• Require workers and visitors to wear cloth face coverings, in accordance with CDC recommendations, while on the premises except where doing so would inhibit the individual’s health or the individual is under two years of age, require workers to wear gloves while on the premises, and adopt certain policies for individuals who refuse to wear a face covering;
  • Require infection control practices, such as regular hand washing, coughing and sneezing etiquette, and proper usage and disposal;
  • Limit sharing of tools, equipment and machinery;
  • Provide portable hand washing stations with soap and/or alcohol-based hand sanitizers that have greater than 60 percent ethanol or 70 percent isopropanol where running water is not available;
  • Require frequent sanitization of high-touch areas like restrooms, breakrooms, equipment and machinery;
  • Require workers to sanitize work areas and keep a distance of at least six feet from the occupants when the worksite is an occupied residence; and
  • Place conspicuous signage at entrances and throughout the worksite detailing these mandates.

Note that these requirements apply to all businesses engaged in construction projects in the state.

Curbside Pickup at Nonessential Retail Business. The Order permits nonessential businesses that allow curbside pickup to resume operations, effective May 18. However, in-store operations must remain closed to customers. For businesses that choose to open and make curbside pickup services available, the Order prescribes mitigation measures that must be in place. These include, but are not limited to, facilitating customer transactions in advance by phone, email or other means; requiring workers to follow social distancing and other mitigation practices (e.g., wearing cloth face coverings when in contact with other workers or customers); and limiting in-store operations to those employees responsible for the curbside pickup operations.

Car Gatherings. Permissible car gatherings, which include drive-in movies, religious services, or drive-through farms, may open to the public, provided they adhere to requirements regarding social distancing measures that apply to attendees in their vehicles and event organizers, and contactless pre-payment options where applicable. Recreational and entertainment events that adhere to these requirements are also permissible under the Order. This provision took effect May 13.

Further, in anticipation of the upcoming summer beach season, effective May 22, Executive Order 143 permits beaches, boardwalks, lakes and lakeshores to reopen with social distancing and other mitigation measures in place. To that end, the Order requires municipalities, lake commissions, private club associations and other local governments to, among other things, implement capacity limitations, prohibitions on special events (e.g., festivals, concerts, fireworks and movies), and social distancing practices to limit physical interactions in these spaces. While restaurants and bars located in these areas may offer limited delivery and take-out services, amusement parks, arcades and other places of public amusement must remain closed.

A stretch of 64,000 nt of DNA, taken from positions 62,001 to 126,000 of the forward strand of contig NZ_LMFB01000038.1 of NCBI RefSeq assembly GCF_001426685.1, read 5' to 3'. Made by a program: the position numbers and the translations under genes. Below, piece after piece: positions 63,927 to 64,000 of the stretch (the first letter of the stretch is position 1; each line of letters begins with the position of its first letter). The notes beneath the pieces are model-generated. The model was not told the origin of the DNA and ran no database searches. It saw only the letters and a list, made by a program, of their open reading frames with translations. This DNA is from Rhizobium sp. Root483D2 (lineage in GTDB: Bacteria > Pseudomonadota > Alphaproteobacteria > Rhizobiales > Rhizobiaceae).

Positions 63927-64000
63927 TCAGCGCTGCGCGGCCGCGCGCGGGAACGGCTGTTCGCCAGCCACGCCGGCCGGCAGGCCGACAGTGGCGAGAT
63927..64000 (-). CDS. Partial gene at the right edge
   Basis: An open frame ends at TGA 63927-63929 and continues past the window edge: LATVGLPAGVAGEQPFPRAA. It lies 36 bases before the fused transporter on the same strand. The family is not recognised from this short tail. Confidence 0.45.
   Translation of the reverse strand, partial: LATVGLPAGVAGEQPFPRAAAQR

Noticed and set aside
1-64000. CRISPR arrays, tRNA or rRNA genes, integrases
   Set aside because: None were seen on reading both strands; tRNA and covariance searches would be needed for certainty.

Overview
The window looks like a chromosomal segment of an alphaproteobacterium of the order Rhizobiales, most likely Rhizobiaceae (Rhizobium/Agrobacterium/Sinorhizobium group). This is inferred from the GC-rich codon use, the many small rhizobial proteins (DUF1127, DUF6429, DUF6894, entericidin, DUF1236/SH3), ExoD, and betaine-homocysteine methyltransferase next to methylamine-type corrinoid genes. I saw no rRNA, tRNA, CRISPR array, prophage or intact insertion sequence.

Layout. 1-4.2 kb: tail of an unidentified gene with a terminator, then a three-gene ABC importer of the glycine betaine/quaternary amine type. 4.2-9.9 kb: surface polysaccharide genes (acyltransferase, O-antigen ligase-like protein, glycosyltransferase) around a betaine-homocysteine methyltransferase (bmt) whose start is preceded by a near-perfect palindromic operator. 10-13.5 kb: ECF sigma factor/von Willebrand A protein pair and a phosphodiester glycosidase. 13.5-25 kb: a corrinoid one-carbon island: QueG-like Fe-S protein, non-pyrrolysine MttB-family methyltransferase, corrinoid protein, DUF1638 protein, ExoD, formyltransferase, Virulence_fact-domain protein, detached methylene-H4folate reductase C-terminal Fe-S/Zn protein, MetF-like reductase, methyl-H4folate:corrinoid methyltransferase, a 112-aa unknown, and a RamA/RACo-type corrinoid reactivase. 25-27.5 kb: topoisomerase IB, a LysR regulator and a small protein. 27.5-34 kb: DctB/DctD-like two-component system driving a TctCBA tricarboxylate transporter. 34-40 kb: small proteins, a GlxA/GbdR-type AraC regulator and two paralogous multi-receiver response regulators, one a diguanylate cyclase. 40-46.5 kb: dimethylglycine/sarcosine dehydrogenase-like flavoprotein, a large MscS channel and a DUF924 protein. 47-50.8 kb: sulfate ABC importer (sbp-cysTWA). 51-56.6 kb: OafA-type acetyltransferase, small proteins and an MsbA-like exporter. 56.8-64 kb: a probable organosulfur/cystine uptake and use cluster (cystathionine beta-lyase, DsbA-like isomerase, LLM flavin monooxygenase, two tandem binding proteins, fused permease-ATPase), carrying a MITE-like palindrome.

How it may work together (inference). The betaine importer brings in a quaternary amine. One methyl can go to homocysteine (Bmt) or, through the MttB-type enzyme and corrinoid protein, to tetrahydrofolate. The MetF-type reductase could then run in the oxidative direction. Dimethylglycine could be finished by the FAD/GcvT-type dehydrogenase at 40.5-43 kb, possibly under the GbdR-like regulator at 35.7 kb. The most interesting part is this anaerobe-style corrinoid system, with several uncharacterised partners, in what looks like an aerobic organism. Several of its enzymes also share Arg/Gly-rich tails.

As states begin easing restrictions, businesses will continue to face challenges about how to best reopen. Foreseeing these issues, the U.S. Equal Employment Opportunity Commission (EEOC) has provided additional information practical issues that employers and employees will face, addressing concerns of medical examinations, confidentiality of medical information, reasonable accommodations, and the interplay of new public health guidelines and workplace discrimination laws. Additionally, as in New York, the CDC interim guidance for essential employees will likely continue to be incorporated into state and local guidance for all employees. Businesses will need to adopt new policies and procedures to protect employees and customers from the spread of the coronavirus, some of which may come at employers’ expense.

Beyond employment procedures, businesses should anticipate widespread impacts from the coronavirus during the reopening stages. These changes may range from requiring new provisions when entering into business contracts and reassessing real estate holdings, to updating data privacy policies. Further, businesses should prepare for the possibility of additional stay-at-home orders that may become necessary as social distancing policies are relaxed. Given the ever-evolving nature of the COVID-19 pandemic and corresponding regulatory responses, employers should be developing plans for business decisions and contingency plans during the reopening stages.

Pillsbury’s experienced multidisciplinary COVID-19 Task Force is closely monitoring the global threat of COVID-19 and providing real-time advice across industry sectors, drawing on the firm’s capabilities in crisis management, employment law, insurance recovery, real estate, supply chain management, cybersecurity, corporate and contracts law and other areas to provide critical guidance to clients in an urgent and quickly evolving situation. For more thought leadership on this rapidly developing topic, please visit our COVID-19 (Coronavirus) Resource Center.

1.  Specifically, the seven regional metrics governing reopening are: (1) a decline in total hospitalizations over the course of a 14-day period; (2) a decline in deaths over the course of a 14-day period; (3) fewer than two new hospitalizations per 100,000 residents over a 14-day period; (4) a minimum availability of 30% of the region’s hospital beds; (5) a minimum availability of 30% of the region’s ICU beds; (6) the capacity to achieve 30 tests per 1,000 people per month; and (7) a minimum of 30 contact tracers per 100,000 residents.

These and any accompanying materials are not legal advice, are not a complete summary of the subject matter, and are subject to the terms of use found at: https://www.pillsburylaw.com/en/terms-of-use.html. We recommend that you obtain separate legal advice.

Links & Downloads